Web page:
Medical meetings have been enjoying great success of late,
according to the Healthcare Convention & Exhibitors Association. In
ranking the largest medical meetings of 2010, the Atlanta-based group
found the average total attendance of the top 50 shows was nearly 20,000
(19,512), a 5.1 percent increase over the year before. The average
number of medical professionals attending each of these shows was
13,227, a 7.2 percent year-over-year jump.
The question is: In
the face of prolonged economic uncertainty and increasingly complex
regulations surrounding health-care professionals, why do so many large
medical events forge on with such success? The reasons are ripe with
lessons that can apply to all meetings.
a word, it's continuity," says Steve Drew, the assistant executive
director of scientific assembly and informatics for the Radiological
Society of North America, when asked why his medical meeting is
thriving. "That's one of the main ingredients here," he adds. Indeed,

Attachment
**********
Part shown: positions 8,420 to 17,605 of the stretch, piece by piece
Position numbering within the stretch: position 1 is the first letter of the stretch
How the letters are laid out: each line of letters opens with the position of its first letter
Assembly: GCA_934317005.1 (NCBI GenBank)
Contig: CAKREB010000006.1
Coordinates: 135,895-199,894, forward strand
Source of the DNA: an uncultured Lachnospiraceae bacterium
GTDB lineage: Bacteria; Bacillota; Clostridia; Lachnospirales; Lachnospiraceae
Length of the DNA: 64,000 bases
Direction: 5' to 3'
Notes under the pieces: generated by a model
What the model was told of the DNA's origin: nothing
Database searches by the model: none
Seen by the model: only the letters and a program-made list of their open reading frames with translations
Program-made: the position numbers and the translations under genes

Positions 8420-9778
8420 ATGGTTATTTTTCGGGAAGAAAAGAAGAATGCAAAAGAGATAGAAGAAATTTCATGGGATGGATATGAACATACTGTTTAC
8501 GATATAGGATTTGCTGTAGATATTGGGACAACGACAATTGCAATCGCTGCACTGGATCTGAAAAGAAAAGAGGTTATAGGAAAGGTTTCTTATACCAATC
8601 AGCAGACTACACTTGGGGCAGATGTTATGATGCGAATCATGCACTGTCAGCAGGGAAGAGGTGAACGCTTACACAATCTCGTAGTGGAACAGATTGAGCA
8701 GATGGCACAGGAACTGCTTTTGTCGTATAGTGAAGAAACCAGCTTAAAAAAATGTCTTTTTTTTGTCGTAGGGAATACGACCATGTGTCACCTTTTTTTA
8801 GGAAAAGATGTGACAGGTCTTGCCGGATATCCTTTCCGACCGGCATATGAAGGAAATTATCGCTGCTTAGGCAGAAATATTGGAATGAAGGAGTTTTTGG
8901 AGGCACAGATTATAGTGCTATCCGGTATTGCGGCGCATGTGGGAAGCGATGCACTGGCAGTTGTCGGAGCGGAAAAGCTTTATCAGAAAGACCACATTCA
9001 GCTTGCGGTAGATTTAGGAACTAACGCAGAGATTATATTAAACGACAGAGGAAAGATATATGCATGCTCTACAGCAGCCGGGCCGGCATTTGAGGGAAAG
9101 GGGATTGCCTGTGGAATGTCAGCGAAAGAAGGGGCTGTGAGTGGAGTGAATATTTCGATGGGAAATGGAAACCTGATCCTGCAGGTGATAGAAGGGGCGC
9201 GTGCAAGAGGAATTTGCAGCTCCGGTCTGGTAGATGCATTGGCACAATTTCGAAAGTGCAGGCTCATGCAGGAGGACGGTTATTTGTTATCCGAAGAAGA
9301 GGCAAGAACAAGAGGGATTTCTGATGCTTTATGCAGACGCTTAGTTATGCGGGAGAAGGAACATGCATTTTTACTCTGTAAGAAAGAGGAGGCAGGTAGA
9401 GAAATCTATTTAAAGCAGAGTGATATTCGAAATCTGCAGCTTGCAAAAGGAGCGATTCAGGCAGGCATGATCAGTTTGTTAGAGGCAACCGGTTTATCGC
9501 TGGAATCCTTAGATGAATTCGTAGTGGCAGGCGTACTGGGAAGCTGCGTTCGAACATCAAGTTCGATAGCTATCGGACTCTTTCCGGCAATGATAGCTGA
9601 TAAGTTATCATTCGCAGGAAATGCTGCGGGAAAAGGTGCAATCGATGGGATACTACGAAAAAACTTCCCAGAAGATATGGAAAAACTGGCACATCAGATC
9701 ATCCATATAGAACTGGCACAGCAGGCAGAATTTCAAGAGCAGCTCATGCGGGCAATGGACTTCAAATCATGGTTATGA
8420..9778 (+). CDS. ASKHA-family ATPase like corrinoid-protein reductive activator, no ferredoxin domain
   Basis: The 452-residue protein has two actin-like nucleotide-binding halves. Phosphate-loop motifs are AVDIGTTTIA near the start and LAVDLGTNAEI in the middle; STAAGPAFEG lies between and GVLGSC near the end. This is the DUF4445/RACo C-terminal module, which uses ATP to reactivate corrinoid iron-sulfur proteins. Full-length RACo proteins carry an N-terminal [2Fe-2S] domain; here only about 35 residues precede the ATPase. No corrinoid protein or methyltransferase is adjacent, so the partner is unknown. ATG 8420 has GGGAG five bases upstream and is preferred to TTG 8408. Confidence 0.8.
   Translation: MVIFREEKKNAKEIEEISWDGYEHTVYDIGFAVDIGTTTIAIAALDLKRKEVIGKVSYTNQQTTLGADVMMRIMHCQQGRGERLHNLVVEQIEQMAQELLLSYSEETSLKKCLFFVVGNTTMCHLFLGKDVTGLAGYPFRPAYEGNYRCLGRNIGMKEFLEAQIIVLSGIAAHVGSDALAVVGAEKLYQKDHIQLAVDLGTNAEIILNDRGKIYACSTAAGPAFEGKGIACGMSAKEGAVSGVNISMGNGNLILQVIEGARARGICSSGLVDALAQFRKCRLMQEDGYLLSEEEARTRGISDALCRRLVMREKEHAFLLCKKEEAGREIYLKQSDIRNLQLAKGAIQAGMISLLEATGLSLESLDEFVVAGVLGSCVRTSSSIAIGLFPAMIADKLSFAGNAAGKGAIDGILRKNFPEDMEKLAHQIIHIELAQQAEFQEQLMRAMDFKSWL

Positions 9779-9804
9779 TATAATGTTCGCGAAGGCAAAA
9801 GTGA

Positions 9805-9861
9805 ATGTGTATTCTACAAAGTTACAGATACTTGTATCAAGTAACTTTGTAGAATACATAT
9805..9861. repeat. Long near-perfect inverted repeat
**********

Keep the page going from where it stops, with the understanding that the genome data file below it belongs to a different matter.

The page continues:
the meetings department at the Oak Brook, Ill.-based RSNA reports to
Drew, who has been at the society for 23 years and counting.
have similar kinds of longevity among employees across the meetings
department and throughout the organization," Drew explains. "Being able
to maintain a good, cohesive team ensures the continuity from year to
year. We could build on what was the best from last year and improve on
things that maybe didn't work as well as we would have liked."
RSNA's 2010 Annual Meeting ranked second on HCEA's list, having drawn
more than 58,000 attendees to the McCormick Convention Center.
Attendance at the 2011 meeting, held at the same venue from Nov. 27 to
Dec. 2, grew by nearly 2 percent, to 59,097, and the number of
radiologists in the house was a record-setting 16,272.
notion of continuity applies as well to the RSNA's volunteer board of
medical professionals. Board members sign up for an eight-year
commitment, Drew notes, which affords them plenty of time to familiarize
themselves with the scientific-assembly content for the gatherings
before transitioning to a broader leadership role within the
organization (with greater oversight for the meetings).